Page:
A counterproductive pattern of success

on August 3, 2013 in Blog, Freedom

Is everyone familiar with this pattern? It doesn’t always happen, but a lot. If you want to make money, it helps to interact with other people who make money and join their community. But then when you end up making money, you have to keep interacting with them, maintaining your role in the community, which forces you to spend money. The cost of living that lifestyle eerily takes about as[…] Keep reading →

Today’s Harvard student versus 176 years ago

on July 30, 2013 in Blog, Entrepreneurship, Nature

Let’s look at two former Harvard students from now and nearly two centuries ago. 176 years ago Henry Thoreau finished Harvard in 1837, one of its best-known students of his age. Let’s look at him before looking at this generation’s most prominent Harvard student. Thoreau wrote Walden, his treatise on living simply, escaping petty human affairs and gossip, appreciating nature, self-reliance, and such. He lived for two years mostly on[…] Keep reading →

What kind of leadership is this: Obama fighting for less accountability and more centralized power

on July 19, 2013 in Blog, Entrepreneurship, Leadership

Leadership and politics overlap. I generally try not to take political positions on this blog to make it accessible to more people, but the push to increase surveillance and erode protections like habeas corpus seem enough like ineffective leadership that I feel compelled to cover them. In response to this article stating that Congress granted the president the authority to arrest and hold individuals accused of terrorism without due process[…] Keep reading →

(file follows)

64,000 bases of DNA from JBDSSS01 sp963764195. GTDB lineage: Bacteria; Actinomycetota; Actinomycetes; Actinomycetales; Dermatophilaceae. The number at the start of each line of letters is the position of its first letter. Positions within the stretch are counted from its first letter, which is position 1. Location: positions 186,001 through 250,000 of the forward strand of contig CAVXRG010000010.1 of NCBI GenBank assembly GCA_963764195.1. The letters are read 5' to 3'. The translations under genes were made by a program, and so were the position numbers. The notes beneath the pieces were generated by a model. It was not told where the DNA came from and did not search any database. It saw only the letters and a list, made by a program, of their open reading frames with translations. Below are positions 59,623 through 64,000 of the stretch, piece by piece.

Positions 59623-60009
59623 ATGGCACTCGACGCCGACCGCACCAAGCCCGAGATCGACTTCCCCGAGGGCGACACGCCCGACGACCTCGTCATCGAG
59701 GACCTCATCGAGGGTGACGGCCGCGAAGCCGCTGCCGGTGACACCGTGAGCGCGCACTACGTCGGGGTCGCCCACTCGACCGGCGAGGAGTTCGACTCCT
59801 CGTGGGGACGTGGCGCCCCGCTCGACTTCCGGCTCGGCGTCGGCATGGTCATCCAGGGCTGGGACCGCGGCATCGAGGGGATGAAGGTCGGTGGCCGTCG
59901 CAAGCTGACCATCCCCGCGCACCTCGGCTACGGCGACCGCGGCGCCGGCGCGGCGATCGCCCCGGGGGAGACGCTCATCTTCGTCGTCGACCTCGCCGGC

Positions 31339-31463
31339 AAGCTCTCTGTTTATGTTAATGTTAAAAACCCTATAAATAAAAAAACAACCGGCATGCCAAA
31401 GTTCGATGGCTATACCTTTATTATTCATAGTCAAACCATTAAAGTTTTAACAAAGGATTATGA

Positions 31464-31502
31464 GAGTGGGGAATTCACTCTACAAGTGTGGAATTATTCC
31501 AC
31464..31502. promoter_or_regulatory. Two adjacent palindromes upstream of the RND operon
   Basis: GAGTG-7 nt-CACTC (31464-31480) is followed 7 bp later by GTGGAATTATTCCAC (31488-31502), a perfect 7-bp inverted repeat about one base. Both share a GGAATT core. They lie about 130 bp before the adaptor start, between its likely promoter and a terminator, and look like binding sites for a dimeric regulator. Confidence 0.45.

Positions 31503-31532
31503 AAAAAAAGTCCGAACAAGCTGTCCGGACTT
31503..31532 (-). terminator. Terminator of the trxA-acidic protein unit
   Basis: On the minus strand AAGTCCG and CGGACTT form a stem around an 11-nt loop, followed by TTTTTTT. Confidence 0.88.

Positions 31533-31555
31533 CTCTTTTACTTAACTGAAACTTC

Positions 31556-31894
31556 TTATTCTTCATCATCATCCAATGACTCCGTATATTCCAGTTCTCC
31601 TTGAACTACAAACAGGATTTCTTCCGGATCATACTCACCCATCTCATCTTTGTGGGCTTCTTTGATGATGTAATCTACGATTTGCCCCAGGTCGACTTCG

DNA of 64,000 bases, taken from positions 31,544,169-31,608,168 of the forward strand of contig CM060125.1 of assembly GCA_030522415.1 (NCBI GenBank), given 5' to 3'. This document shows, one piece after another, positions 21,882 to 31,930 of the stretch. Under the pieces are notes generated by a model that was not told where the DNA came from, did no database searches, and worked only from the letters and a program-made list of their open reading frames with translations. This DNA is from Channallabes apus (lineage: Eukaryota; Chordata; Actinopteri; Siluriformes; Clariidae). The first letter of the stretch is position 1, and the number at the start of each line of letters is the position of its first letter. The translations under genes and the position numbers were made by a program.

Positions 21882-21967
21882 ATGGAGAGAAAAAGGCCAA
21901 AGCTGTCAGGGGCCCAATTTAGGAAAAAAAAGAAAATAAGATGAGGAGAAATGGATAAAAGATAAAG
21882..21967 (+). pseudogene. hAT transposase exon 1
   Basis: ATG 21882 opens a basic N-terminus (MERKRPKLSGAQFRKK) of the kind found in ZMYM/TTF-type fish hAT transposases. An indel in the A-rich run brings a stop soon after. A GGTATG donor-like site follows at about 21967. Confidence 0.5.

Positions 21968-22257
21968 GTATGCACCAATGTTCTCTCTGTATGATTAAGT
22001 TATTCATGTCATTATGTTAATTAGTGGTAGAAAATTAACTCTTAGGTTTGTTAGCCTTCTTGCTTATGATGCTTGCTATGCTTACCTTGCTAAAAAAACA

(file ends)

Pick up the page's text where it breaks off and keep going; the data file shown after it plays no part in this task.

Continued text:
Restore the Fourth

on July 4, 2013 in Blog, Freedom, Leadership

Independence Day is one of the holidays I like to take time to think about its meaning. Today I’m thinking about the U.S. Bill of Rights, as timely today as ever. Why are they as important today as ever? They limit the power of government. It seems unchecked governments tend to try to seize more power. That doesn’t mean they’re bad or the people in them are bad. Just that[…] Keep reading →

Morality and the development of language

on July 2, 2013 in Awareness, Blog, Freedom, Leadership, Nature

I write a lot here about how counterproductive judging others or imposing your values on them is for leadership or influencing them. (Here are five posts on it, for example: Instead of calling something right, wrong, good, or bad, consider the consequences of your actions, What is morality?, On the counterproductivity of motivating people with guilt and blame — aka moralizing, Talking about “truth” or “reality” always confuses things, How[…] Keep reading →

Leadership and United States’ spying

on June 26, 2013 in Blog, Freedom, Leadership, NorthKorea

I’d like to look at some headlines from a leadership perspective. I don’t intend for today’s post to be political. Governments have needed secrecy and spying since before Sun Tzu’s The Art of War over two thousand years ago. People will also oppose governments that overreach their influence into their lives. Different people oppose different levels of intrusion so that the more a government intrudes the more people will oppose[…] Keep reading →

Google, strategy, and what your strategy says about you

on June 24, 2013 in Blog, Freedom, Leadership

I’ve read a few articles recently how people are using search engines that track you less than Google in light of the spying. I’ve been using DuckDuckGo for a while since I find Google so spooky. Nobody is challenging in Google’s dominance, but competition is increasing. Its search results aren’t as good as Google’s, but I prefer it, as I’ll explain. Nearly every successful company has a strategy or it[…] Keep reading →

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